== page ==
To mark Roald Dahl Day (his 100th birthday), which fell on Wednesday, Michael Rosen wrote for The Big Issue about the peculiar thrill and excitement that inevitably followed the revelation that there was a new Dahl book on the way.
On the surface, his books seemed to break all the supposed rules for children's fiction. As Rosen notes, they were "outrageous", studded with grotesque and scheming characters, and incidents that "were so extraordinary or odd that we would perhaps wonder how he had got away with putting it in a book for children". Moreover, while there was undoubtedly a moral element to some or even most of the stories (the good ending happily and the bad unhappily, essentially), there was apparently little room for reform and redemption.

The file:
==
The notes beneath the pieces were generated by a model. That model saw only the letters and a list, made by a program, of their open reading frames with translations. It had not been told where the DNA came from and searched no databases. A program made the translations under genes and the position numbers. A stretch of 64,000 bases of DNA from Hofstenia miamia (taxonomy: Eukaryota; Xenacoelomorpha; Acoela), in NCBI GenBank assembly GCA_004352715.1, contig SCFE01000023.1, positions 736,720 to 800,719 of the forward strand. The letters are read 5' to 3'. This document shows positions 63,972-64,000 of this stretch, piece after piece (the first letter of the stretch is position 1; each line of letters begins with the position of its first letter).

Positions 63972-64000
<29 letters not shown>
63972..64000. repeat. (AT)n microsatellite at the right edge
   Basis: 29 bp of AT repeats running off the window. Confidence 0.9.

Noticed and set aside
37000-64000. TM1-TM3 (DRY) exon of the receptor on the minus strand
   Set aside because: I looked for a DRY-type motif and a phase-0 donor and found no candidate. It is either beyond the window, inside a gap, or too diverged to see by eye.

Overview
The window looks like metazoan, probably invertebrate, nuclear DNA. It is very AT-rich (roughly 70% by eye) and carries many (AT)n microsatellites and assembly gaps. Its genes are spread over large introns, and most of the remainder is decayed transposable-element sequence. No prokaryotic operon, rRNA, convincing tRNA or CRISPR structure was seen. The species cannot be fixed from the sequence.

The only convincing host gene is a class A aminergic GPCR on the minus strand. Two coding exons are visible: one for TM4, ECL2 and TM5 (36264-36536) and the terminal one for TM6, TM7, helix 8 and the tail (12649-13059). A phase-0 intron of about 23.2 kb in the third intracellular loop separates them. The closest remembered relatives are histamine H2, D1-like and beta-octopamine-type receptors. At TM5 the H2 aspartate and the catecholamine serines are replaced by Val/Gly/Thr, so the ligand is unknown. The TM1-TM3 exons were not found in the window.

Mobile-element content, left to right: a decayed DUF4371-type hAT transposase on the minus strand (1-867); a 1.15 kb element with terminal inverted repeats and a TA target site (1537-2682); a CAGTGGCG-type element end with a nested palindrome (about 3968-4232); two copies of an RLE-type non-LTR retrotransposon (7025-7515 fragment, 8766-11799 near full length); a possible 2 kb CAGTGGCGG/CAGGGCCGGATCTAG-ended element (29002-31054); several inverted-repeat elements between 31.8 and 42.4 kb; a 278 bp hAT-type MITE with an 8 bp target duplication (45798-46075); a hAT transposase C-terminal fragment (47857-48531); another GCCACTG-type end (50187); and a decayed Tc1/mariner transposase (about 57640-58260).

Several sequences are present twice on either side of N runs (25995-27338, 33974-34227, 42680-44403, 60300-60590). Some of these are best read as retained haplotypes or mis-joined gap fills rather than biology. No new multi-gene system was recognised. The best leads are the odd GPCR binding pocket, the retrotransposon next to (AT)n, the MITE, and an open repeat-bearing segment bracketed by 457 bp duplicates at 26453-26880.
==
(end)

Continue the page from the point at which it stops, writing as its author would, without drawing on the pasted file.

And yet despite these elements - or, more likely, because of them - his books were phenomenally popular with kids. It must have been enough to give many a conservative educator a headache.
(Thanks to Lucy for the link.)